But British parents would not say to a child: ‘Don’t talk logic!’ as I have heard Japanese parents say. (Rikutsu o iu na!) So even I, as an Englishman, used to think that the Japanese were weak on logic. But later I came to realize some of the weaknesses of the so-called logical thinking, and then I came to think of Japanese as sensible and practical, like the English.

From a Japanese Judo teacher, Gunji Koizumi, I had an early lesson in the weakness of logic. Mr. Koizumi was an artist, a highly cultured man, who founded the first Judo dojo in Europe in 1918. It was called the Budokwai. He did not run it on authoritarian lines, but from the beginning as a democratic club. He was a Fourth Dan, but he used the same changing- room as all the other members, who learnt a good deal about Japanese culture from his conversation and sometimes little impromptu lectures, after the Judo practice.

I joined that dojo in 1929, when I was fifteen. I was keen on Judo, and through Judo I became interested in Japanese culture generally. One thing which struck me from the beginning was, that there were some big differences in the way of thinking. At that age one is taking in new impressions very fast, and extending the horizons of one’s ideas. Some of Mr. Koizumi’s illustrations were very unexpected.

In a conversation in the changing-room, I remember still how one member said: ‘Well, it is true, so that is the end of the matter.’

Mr. Koizumi said: ‘A true statement is not necessarily the end of the matter. Something can be true, and yet not true.’
‘Oh Mr. Koizumi, how can you say that? A thing is either true or not true.’
‘It can be true, absolutely true, and yet not true. ‘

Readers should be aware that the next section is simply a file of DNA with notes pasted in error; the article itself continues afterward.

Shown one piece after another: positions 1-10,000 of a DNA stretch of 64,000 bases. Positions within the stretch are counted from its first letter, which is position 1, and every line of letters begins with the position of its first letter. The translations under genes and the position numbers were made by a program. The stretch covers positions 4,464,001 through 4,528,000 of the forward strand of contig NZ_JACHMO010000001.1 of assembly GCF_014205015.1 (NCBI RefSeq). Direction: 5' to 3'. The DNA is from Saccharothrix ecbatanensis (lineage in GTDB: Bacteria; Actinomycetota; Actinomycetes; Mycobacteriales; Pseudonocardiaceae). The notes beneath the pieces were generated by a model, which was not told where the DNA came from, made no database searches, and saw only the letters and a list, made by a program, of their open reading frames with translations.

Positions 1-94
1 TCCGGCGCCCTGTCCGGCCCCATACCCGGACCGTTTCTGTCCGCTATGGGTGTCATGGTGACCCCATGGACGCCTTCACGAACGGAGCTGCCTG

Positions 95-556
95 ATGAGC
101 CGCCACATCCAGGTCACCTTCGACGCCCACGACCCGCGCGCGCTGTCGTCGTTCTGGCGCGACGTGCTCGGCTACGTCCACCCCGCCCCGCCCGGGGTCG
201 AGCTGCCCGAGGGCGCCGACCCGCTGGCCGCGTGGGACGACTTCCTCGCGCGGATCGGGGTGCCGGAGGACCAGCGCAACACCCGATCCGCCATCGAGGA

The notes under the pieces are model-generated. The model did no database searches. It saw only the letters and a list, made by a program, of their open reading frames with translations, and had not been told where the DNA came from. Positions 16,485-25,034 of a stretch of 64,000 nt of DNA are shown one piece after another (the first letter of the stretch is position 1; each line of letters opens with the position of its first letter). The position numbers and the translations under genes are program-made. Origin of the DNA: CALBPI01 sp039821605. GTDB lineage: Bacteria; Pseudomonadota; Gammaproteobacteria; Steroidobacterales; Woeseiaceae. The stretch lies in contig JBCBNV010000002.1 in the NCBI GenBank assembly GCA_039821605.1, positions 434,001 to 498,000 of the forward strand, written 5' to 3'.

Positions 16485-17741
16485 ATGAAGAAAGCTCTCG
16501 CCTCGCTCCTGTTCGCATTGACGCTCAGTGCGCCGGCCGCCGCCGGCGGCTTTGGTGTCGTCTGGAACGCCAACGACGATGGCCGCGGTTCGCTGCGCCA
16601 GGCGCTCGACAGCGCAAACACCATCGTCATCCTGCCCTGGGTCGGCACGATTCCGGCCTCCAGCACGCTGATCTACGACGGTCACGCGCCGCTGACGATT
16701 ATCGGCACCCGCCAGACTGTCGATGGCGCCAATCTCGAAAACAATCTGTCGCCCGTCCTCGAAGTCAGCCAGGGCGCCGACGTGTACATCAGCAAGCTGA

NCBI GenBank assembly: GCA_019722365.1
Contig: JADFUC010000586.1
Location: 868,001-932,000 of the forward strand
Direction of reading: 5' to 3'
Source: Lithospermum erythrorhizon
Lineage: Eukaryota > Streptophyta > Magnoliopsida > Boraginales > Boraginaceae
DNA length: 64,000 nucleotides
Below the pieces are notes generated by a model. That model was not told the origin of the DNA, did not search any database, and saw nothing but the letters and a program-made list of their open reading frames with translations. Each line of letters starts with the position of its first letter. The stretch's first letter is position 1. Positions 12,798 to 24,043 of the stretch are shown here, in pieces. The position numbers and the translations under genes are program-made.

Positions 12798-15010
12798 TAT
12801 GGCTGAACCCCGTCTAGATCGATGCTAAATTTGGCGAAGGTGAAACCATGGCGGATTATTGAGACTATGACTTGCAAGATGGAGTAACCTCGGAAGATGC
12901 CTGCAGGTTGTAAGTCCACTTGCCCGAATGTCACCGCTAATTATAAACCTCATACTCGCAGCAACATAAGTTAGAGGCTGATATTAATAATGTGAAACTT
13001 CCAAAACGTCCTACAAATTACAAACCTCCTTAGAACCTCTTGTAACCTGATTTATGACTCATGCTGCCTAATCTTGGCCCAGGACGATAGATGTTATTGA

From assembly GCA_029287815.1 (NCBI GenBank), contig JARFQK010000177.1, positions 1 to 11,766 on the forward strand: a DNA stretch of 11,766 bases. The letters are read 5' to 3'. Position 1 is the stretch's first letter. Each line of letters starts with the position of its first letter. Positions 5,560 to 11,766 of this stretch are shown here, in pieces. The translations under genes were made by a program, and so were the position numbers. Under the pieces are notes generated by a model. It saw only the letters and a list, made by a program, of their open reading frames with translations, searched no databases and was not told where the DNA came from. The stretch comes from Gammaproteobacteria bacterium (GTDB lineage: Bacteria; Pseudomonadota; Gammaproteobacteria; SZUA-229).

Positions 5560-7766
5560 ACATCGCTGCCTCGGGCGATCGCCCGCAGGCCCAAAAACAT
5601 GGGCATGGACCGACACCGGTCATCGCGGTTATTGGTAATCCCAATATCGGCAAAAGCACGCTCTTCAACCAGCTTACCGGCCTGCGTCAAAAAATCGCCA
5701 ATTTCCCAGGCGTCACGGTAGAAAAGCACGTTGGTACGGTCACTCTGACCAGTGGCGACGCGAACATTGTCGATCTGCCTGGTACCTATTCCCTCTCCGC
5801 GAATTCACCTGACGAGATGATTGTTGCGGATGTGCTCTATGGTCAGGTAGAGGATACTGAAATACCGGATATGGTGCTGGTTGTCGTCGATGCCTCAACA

I could see that the Englishman was thinking that this must be some mysterious Japanese way of thinking. But he just said:
‘I’ll give you an example, shall I? where the statement is absolutely true, and yet not true. ‘
‘Yes, please do.’ We were all gathered round now, listening carefully.

Mr. Koizumi went on:

It was on a ship. As you know, the log of the day is written up and signed each evening. On this ship the Captain and the First Mate took turns to do it. One day the Captain wrote and signed the log, and the next day the Mate. Well, one evening the Captain wrote the log and signed it without saying anything. Nothing special had happened that day. But when the Mate looked at it, he saw that the Captain had written at the end of the log: Mate drunk all day.

The Mate protested to the Captain, but the Captain said: ‘It was true, wasn’t it?’ The Mate had no answer, and turned away. The next evening it was the Mate who completed the log and signed it. When the Captain glanced at it later, he saw that the Mate had written at the end: Captain sober all day. He called the Mate and pointed furiously to the log. ‘Why have you written this?’ he shouted. The Mate just said: ‘Well, Sir, it was true, wasn’t it?’

We all laughed, and I suppose most of us forgot about it quickly. Mr. Koizumi did not explain any further about a thing being true and at the same time not true. But I had been impressed by what he pointed out. A statement is not just itself; it has a lot of other meanings attached to it. The statement Captain Sober All Day is not just itself. It implies that on most other days the Captain is not sober. That is in fact part of the statement. In fact, that part of the statement made the Captain furious.

Many years later, I saw how important these unspoken statements can be. In compiling news bulletins for the British Broadcasting Corporation’s Japanese Service, it is not enough that what is actually said should all be true. They must not carry extra meanings, not expressed but implied, which could deceive listeners.

In fact every BBC news bulletin is read by at least one other person, whose job it is to look for just such possibilities. We used to do this job in turns (like the Captain and the Mate), and I had a reputation of being sharp at it. Perhaps that was because I had begun to look for them early in life, after hearing Mr. Koizumi’s story.

© Trevor Leggett